Peat and compost are two examples of organic soil amendments. Compost is a better option than peat moss if you are worried about the cost of the peat moss or the impact that your actions will have on the environment. Use peat moss when planting species that thrive in acidic soil.
Some gardeners use these amendments interchangeably, but it’s important to remember that each one has unique qualities that we should consider.
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Is Peat Moss the Same as Compost?
Peat moss is not the same as compost.
Peat moss is an organic material made from accumulated moss layers (the base comprises peat moss).
When ordinary organic matter breaks down into nutrient-rich soil, the dark brown byproduct of this process is called compost.
What Is Peat Moss?
Peat moss is an inanimate fibrous material that forms in peat bogs due to the decomposition of mosses with other plant material.
Peat moss differs from the compost that gardeners generate in their backyards in two key respects:
- First, peat moss is made up almost entirely of moss.
- Second, the decomposition process in peat moss takes place in the absence of air, which slows down the decomposition rate. Peat moss develops for several millennia, and the depth of peat bogs grows by only one millimeter yearly. Peat moss is considered a non-renewable resource since this process is sluggish.
It is important to differentiate between peat moss and potting mix, commonly known as potting soil mix.
In contrast, potting mix typically includes components such as sphagnum moss, perlite, coconut coir, and vermiculite, amongst other things. Peat moss is usually soilless.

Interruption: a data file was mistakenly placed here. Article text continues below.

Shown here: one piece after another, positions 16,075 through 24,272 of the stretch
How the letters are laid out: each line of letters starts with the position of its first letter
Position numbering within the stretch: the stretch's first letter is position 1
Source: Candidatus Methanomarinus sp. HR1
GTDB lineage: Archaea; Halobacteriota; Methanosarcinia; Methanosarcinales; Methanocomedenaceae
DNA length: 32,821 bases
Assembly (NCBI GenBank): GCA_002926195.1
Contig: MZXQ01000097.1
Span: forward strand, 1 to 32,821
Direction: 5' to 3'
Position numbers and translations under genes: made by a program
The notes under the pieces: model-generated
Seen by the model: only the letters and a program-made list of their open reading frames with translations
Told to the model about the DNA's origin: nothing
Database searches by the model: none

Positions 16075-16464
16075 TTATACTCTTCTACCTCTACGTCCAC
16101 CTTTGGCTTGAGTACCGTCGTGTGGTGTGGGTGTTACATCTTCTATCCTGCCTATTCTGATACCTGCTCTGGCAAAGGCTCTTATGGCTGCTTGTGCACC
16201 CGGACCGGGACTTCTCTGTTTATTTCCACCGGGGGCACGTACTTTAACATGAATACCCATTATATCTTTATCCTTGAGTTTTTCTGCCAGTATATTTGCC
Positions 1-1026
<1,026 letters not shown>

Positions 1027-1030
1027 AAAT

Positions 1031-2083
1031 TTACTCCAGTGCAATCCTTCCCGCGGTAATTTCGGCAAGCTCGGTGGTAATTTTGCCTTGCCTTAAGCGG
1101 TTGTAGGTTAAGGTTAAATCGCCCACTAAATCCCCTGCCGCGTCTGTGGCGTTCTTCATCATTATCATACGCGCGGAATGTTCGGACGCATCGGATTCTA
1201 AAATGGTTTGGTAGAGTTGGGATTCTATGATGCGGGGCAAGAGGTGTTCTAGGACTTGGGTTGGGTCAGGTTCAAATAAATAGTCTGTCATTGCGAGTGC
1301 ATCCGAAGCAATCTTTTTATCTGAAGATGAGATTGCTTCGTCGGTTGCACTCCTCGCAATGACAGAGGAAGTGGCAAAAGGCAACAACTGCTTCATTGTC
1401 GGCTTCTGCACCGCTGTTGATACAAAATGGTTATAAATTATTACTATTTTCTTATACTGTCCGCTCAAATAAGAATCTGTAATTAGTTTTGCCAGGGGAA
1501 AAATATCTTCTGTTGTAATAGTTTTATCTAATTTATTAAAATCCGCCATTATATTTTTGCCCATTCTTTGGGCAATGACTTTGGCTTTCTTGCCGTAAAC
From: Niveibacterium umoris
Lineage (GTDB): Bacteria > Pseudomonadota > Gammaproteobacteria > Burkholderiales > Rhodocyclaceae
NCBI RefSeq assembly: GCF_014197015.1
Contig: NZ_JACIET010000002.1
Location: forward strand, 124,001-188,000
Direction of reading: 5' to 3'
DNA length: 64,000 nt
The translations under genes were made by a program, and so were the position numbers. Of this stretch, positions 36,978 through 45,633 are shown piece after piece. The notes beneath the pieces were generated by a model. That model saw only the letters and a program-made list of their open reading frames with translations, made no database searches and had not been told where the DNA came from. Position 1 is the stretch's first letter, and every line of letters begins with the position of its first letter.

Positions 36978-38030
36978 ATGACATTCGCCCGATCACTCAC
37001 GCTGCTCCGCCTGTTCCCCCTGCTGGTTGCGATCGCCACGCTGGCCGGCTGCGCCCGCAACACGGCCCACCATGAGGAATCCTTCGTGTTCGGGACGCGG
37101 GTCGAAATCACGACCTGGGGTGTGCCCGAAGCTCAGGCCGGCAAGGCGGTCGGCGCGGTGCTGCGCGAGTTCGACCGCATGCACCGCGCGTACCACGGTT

Any Drawbacks to Using Peat Moss?
Peat moss has two significant drawbacks:
- it is costly
- environmental concerns
Let’s explain these two points:
The price of peat moss might vary widely depending on the producer; it is typically quite pricey.
Peat moss is sold in cubic foot and quart quantities. The smaller bags are convenient for combining lesser volumes of potting soil, making them an excellent choice for folks with smaller gardens or growing plants in containers. We recommend getting a smaller bag of peat moss if you want to cut costs.
Although it does not pose any immediate threats to the natural world, peat moss isn’t a renewable resource. Peat moss is formed through biological processes for hundreds of thousands of years.
Peat reserves are thought to expand by approximately one millimeter yearly. Because of this, there are stringent rules governing the cultivation and collection of peat moss.
In the same vein, this process generates a lot of carbon. Peat removal results in a significant increase in atmospheric carbon dioxide concentrations.
What Is Compost?
Compost is an excellent organic material for the garden; anyone could make theirs if they wanted.
Because compost shares many benefits with peat moss, it can be a suitable substitute for peat moss in many situations.